Weeks of clear skies and no rain have left us all a bit disoriented. It just doesn’t feel right to have so much sunshine here. And the river is so low that the returning coho are crowded into just a few pools by the dozen, jostling each other and (I assume) eagerly awaiting the taste of fresh rainwater so they can push further upriver.
But it does make for good drawing weather. My friend Carole and I went sketching at the harbor yesterday morning, and it was idyllic.
A quick sketch today; my failing brush pen is actually creating an interesting effect…
No fools were present (unless you count the three of us naturalists slipping and lurching among the diatom-slick boulders). Just a pleasant morning at Sunshine Cove, with a minus tide and lots of boulders to explore. We didn’t find anything particularly spectacular or surprising, but it was worth a sketch page…
It's amazing how quickly a year passes. I've traveled and taught and sketched a lot in the past year, but haven't returned to my lonely blog til now.
Just got back from a teaching trip to Wrangell, Alaska, for the Stikine River Birding Festival. Bird highlights for me included sandhill cranes chortling overhead, flocks of white-fronted geese descending on the school football/soccer field, snow geese whirling over the Stikine Delta, and a fascinating talk about the wildlife of Wrangel Island, Russia by biologist Vassily Baranyuk. Also, this sad highlight, a female rufous hummingbird that hit a window. I tried to capture her iridescence by starting with white Prismacolor for the feather texture, then layering metallic green watercolor and several shades of Neocolor pastels and water.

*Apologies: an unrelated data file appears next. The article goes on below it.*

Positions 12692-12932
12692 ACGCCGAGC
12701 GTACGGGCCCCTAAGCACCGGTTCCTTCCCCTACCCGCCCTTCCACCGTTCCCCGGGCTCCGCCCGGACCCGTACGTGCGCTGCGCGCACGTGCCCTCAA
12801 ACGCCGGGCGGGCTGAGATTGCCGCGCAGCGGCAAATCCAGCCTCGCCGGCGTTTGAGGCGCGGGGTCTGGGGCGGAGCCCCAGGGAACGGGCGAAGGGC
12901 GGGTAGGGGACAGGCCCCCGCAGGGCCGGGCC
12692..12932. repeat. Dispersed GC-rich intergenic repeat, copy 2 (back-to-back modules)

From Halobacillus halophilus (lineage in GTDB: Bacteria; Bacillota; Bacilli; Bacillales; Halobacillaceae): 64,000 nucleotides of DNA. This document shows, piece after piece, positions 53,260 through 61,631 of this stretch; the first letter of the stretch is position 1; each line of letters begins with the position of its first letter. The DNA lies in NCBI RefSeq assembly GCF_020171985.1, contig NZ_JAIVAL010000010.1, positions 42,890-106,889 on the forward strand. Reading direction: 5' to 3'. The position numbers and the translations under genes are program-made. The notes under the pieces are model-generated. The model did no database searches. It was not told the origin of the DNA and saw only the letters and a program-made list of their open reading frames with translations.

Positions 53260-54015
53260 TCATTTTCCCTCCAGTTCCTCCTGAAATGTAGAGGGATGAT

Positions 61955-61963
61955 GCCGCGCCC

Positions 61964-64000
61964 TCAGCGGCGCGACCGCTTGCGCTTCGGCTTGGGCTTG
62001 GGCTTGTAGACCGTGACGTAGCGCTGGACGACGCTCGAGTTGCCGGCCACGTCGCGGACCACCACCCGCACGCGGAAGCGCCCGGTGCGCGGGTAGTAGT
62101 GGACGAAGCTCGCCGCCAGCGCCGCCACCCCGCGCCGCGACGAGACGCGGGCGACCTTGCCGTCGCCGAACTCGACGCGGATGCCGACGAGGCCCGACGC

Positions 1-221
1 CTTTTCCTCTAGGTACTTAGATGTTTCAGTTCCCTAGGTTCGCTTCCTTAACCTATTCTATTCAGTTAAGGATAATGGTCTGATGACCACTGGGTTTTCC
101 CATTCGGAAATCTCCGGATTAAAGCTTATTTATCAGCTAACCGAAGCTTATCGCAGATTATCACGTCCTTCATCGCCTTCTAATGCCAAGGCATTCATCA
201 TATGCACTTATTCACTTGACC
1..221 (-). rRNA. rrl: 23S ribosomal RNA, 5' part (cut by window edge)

Today, two hummingbirds–a male and a female–are tussling over the feeder outside my window, swirling around each other and surrounded by swirling snowflakes. It has been a long, cold spring.Nice to see these little spots of warmth.
I've been working on text and illustrations for a new children's picture book about humpback whales–and not doing much nature drawing–so I thought I'd post an image from the book. My illustration pace has been glacially slow, but I'm hoping the book will be printed by the end of the year… or at the very least by next spring, in time for the whales' return to our Southeast Alaskan waters…
Here's a page of sketches from my recent stay in Seldovia, where I spent a couple of wonderful weeks as artist-in-residence. The school is very small (50 kids K-12) so I got to work with every student, every day.Great kids, great teachers, great staff, nice community… thanks, Seldovia!
One evening, I walked out the "Otterbahn" trail (constructed by a group of high school students in the 1990s, I think) to a small beach. As I settled down to sun and sketch, I heard harlequin ducks making agitated noises. The ducks huffed and squeaked, then finally took off just as a big otter rounded the point. He climbed ashore, shook himself off, and proceeded to entertain me for about twenty minutes, as this page attests.